Saturday , October 23 2021

PNB Housing Finance Q2 results provide comfort, but liquidity is key



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Graphic: Naveen Kumar Saini / Mint

Graphic: Naveen Kumar Saini / Mint

PNB Housing Finance Ltd managed to dispel some concerns about its liquidity position, reporting strong quarterly earnings in September. By supporting an increase of 43% in managed assets, the household lender reported a 33% increase in net profit and an increase of 25.4% in revenue.

This means that its cost dropped to 14% from 25% in the previous quarter, indicating that the lender does not have a solid foundation in terms of liquidity.

In fact, analysts believe that its breakdown may slow down due to pressure on liquidity.

The PNB for Housing Finance ALM (asset liability management) is ₹ 530 crore for one to three month maturity and the total difference ₹ 900 crore in less than one year terms. In other words, in order to delay the growth of loans, the company will have to achieve ₹ 900 crore liquidity.

Analysts from Jefferies India Pvt. Ltd noted that the share of commercial securities in total PNB housing finance loans fell to 13% from 17%.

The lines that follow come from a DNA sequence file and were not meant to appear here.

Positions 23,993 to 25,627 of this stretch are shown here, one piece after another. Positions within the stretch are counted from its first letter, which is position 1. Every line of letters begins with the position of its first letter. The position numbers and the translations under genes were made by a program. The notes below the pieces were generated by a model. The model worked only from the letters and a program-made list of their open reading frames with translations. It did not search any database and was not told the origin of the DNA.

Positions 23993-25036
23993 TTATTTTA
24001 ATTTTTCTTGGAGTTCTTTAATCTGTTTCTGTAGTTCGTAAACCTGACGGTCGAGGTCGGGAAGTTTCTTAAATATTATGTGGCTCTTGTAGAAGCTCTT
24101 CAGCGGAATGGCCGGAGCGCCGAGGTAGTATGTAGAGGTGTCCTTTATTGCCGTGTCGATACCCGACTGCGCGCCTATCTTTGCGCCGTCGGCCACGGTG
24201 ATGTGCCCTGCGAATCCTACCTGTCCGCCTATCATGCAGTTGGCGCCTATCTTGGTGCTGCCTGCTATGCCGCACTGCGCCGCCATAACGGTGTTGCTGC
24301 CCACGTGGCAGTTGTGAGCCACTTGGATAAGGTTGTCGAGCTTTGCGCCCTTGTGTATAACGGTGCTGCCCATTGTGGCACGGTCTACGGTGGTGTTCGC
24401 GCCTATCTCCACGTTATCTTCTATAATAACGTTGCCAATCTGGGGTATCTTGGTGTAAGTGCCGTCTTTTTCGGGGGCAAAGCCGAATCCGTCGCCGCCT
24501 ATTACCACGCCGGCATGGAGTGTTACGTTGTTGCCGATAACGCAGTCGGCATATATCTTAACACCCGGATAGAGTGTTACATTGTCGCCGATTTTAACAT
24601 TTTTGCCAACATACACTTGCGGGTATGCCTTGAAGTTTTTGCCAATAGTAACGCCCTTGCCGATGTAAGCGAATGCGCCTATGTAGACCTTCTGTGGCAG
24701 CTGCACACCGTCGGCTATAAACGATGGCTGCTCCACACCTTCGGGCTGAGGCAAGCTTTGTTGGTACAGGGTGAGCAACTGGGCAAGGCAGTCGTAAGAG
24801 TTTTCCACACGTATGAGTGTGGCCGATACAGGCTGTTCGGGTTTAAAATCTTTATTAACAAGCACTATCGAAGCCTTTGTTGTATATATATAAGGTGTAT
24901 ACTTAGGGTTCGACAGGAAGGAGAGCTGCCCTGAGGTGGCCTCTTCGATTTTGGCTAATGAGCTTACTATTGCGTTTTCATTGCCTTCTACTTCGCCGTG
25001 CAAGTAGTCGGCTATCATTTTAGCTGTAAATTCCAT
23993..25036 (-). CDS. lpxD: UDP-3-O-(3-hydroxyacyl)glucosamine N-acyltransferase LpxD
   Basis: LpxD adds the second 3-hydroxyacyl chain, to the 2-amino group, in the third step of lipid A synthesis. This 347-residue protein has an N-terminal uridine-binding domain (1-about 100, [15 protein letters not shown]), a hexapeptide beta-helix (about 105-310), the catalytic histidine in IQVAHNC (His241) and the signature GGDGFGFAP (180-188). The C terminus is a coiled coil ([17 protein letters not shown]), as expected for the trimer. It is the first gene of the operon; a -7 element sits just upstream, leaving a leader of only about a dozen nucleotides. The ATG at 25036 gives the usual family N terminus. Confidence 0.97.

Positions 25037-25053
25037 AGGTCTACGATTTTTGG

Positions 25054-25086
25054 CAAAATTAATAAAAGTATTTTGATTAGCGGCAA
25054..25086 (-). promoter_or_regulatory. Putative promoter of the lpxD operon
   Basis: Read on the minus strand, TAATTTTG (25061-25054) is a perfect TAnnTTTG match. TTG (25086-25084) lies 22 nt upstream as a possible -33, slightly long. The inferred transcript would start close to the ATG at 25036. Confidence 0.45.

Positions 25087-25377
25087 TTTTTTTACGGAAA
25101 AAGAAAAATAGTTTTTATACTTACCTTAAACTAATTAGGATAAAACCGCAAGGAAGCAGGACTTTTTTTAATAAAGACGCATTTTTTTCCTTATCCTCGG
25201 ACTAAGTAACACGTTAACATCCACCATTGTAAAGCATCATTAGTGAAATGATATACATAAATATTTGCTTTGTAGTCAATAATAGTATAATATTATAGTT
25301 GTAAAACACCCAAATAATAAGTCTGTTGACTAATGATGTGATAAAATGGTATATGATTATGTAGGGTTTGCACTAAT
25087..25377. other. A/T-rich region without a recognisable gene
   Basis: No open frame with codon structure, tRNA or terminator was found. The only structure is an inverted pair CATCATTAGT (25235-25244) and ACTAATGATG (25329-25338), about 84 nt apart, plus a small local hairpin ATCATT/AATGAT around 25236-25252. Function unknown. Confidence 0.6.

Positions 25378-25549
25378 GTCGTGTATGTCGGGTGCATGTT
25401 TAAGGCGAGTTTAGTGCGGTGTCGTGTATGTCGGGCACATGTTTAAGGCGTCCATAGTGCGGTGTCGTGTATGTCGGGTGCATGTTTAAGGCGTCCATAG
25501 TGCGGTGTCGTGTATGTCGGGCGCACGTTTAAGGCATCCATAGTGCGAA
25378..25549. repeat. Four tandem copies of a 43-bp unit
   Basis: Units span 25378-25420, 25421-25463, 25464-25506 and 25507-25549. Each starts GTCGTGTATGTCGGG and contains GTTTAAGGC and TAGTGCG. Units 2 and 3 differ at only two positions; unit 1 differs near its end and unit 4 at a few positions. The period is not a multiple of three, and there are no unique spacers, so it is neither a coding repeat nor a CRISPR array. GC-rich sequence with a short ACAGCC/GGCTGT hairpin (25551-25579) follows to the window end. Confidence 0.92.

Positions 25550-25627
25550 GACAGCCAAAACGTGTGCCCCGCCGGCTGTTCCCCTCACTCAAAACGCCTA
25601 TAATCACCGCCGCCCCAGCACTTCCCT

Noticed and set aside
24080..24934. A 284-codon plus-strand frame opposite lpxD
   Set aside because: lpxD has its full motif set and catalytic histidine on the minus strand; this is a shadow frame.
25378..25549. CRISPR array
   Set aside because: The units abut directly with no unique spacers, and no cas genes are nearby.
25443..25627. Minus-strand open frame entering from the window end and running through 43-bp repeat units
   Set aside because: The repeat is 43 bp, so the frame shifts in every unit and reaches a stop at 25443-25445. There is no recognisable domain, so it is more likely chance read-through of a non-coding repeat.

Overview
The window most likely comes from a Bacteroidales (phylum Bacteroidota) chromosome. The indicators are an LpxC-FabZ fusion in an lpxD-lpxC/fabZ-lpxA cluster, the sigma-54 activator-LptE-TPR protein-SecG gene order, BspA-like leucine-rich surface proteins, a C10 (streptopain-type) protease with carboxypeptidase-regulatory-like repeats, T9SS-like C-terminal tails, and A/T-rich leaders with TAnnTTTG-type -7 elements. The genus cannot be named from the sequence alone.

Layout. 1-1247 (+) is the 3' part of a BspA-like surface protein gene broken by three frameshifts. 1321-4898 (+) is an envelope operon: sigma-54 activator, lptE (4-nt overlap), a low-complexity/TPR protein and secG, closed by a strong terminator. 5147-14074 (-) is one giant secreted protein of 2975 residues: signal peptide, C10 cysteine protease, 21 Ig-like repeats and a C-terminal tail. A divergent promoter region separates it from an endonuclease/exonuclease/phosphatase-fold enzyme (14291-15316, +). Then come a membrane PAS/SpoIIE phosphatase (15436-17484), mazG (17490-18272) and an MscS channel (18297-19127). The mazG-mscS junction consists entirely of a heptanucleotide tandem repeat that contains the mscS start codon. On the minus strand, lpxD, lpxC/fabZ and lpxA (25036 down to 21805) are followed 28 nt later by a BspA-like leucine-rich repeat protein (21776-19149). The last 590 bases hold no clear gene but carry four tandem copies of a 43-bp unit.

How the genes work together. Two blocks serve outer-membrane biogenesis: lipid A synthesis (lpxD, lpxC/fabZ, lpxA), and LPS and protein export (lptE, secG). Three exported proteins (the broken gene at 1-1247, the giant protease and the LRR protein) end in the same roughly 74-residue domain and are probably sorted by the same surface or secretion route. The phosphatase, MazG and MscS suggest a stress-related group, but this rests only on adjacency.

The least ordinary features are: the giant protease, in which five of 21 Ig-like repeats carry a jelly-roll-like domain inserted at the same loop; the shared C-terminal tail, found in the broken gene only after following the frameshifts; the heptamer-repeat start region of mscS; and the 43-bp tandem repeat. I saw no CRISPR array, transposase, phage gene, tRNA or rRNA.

This, coupled with the fact that the lender was able to attract more than ₹ 6 000 crore in the last month with CP, should provide investors with comfort.

However, borrowing costs have increased and it could cut profits and profits. Management has managed spreads to be 205-215 basis points.

This leads us to a bad loan position. The PNB Housing Financing has had a bad credit interest rate and continues to do so. Its total bad loans as a percentage of the loan book was only 0.45%.

It could be at risk because it would expose ₹ 280 crushes to Supertech Ltd, a cumbersome developer. Exposure is classified as standard.

The non-residential loan portfolio has grown by 54%, driven by loans to property and construction finance. Although the loan book is diverse, the lender has seen a more rapid increase in the book's most risky part.

In the stock, "PNB Housing Finance" was exerted pressure in September on other NBFC (non-bank financial company) shares when liquidity issues were related to NBFC.

Since September, the PNB Housing Fund's 30% decline has made the assessment modest, and it deals with 1.7 times the amount compared to the estimated book value of 20. FG.

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